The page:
President Salva Kiir has dismissed his critics’ claims that he has tightened his grip on power and does not want to leave anytime soon.
He said there are those who say he has stayed for too long as the President of South Sudan and should step down without due process.
In 2013, there were calls by senior SPLM members for Kiir to handover the chairmanship of the party to new contenders who intended on challenging him during party primaries.
According to the Transitional Consitution of South Sudan, a general elections was supposed to be held in 2015.
But the years that followed were characterized by violent clashes across the country with the opposition demanding that President Kiir resign. They said his tenure has been characterized by rampant corruption, underdevelopment and stifling of democratic space, a claim the government strongly denies.
This was however later addressed through a negotiated settlement in 2015, and recently in 2018.
Kiir will continue to remain as the President until a general election is held in South Sudan.
But the President said he has no desire to cling to power.
He says that those who take up arms to wage wars with the intentions of violently removing him from power are the ones prolonging his stay.
“I want to tell you that it is not my wish to stay for long in this office. The people who have made me stay for long are those who have refused for there to be peace in the country so that people can go for elections. Violence cannot bring about change of systems in South Sudan,” the president said.
He was speaking at the launch of the Civil Registry at the Department of Nationality, Passport and Immigration yesterday in Juba.
Kiir said those calling for him to step down should use constitutional means, and other forms of democratic processes practiced across the world.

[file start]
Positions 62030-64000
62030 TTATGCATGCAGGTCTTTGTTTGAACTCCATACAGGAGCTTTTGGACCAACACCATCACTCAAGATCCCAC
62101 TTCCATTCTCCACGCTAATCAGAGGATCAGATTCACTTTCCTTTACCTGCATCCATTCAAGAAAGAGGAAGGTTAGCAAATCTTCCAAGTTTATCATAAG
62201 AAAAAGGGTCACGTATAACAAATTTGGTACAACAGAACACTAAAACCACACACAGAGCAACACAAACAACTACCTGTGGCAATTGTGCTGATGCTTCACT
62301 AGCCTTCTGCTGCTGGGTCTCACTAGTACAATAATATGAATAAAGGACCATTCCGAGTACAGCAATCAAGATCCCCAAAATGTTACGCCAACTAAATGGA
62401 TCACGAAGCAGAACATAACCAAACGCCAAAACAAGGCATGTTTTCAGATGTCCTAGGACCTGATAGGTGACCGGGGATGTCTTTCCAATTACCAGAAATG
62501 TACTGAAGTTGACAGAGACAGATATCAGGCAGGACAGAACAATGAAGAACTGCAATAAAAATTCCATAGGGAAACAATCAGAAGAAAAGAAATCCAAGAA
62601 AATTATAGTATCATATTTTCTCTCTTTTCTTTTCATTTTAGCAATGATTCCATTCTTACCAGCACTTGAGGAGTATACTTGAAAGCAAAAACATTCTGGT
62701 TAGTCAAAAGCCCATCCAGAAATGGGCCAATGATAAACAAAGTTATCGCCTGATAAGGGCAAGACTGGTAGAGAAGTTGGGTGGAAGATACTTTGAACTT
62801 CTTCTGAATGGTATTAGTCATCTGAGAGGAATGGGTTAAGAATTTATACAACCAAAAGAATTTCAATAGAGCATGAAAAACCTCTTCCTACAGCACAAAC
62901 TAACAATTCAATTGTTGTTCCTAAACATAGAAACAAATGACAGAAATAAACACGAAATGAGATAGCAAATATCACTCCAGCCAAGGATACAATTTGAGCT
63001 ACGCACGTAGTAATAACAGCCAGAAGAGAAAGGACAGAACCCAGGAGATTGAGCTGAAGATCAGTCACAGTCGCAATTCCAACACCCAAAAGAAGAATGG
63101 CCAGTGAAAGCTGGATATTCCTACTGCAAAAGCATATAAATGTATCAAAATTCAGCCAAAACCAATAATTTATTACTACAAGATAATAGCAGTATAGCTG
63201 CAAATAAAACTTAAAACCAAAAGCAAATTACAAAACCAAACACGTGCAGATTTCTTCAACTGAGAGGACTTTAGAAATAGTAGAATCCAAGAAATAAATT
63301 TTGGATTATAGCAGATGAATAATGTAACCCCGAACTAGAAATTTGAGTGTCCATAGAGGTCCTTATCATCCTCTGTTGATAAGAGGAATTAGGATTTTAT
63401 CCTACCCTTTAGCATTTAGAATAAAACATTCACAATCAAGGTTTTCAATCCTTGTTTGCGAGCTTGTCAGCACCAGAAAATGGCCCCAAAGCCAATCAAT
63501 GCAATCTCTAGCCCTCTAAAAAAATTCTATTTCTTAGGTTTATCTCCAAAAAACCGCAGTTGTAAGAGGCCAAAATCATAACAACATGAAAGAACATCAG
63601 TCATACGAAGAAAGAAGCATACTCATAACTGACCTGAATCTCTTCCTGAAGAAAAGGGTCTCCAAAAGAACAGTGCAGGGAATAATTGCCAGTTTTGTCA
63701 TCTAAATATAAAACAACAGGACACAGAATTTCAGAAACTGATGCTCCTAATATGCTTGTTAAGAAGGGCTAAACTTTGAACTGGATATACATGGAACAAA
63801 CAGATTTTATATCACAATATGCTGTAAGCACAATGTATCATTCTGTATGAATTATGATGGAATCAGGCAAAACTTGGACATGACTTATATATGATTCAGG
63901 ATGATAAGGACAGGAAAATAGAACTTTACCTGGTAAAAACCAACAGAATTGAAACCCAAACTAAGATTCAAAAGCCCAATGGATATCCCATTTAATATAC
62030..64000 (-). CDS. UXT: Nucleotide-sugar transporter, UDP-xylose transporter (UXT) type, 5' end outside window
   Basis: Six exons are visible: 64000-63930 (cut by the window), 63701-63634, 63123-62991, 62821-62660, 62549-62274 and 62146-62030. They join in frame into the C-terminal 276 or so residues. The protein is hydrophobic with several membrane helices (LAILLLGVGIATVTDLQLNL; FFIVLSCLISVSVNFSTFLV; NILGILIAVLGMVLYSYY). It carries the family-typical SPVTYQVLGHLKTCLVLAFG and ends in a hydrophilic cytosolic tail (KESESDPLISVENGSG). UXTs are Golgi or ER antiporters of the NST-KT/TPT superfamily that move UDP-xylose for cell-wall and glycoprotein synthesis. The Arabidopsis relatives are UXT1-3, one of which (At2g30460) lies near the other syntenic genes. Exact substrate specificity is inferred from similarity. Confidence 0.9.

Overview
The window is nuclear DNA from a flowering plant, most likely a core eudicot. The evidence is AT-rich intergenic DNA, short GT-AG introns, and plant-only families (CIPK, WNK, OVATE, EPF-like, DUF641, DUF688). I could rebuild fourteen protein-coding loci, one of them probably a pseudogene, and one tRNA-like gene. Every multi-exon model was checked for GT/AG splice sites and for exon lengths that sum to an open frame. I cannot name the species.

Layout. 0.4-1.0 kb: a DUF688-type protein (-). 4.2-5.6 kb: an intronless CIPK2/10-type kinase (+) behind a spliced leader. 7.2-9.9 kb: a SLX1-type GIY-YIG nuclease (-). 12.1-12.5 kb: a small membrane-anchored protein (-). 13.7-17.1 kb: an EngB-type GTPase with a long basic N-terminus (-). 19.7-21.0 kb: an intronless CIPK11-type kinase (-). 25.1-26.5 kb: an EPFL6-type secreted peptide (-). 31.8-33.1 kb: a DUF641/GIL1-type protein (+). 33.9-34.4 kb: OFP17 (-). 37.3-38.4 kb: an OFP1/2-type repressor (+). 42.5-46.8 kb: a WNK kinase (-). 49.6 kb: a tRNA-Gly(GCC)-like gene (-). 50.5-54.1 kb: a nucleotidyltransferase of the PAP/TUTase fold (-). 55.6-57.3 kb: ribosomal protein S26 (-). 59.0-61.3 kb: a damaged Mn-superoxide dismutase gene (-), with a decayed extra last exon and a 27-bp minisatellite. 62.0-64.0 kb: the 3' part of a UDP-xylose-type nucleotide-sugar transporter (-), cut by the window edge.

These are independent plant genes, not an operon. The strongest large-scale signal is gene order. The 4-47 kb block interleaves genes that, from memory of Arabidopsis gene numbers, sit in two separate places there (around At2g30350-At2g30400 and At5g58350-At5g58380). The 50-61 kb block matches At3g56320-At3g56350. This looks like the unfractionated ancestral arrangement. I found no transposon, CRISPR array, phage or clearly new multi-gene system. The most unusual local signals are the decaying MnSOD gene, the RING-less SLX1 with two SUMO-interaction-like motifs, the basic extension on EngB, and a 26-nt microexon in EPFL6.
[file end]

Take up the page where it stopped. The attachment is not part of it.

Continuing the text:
“What will bring genuine change is elections where people organize their political parties and accept to contest in the elections. I didn’t come into this office by force, I was elected. We campaigned with those of Dr. Lam Akol, Bashir and others, and the SPLM won.”
The constitution states that the President can only be removed from office if his term expires, resign in a public address to the people through the National Legislative Assembly; gets impeached in accordance with the provisions of the constitution; has a mental or physical incapacity based on an official medical report submitted by the Medical Commission to the Assembly for information; or death.
President Kiir said he is ready to handover power willingly, but only through a democratic election that reflects the will of the people.
“So let these people put down their guns and let’s go for elections, I may be defeated by anybody. And if they are elected, I will welcome it and hand over power to them, and I go,” Kiir said.
The transitional constitution also says any person aggrieved by an act of the President may contest such act before the Supreme Court, if the alleged act involves a violation of this Constitution, a state constitution, the Bill of Rights, or the decentralized system of government; or contest before any other competent court of law, if the allegation is based on any other legal grounds.
President Salva Kiir has ruled South Sudan since 2005.
He is the first democratically elected President, after defeating Dr. Lam Akol in 2010. Kiir is also the founding President of the Republic of South Sudan.
South Sudan is expected to hold general elections on March 13, 2022 as stipulated in the Revitalized Agreement on the Resolution of the Conflict.
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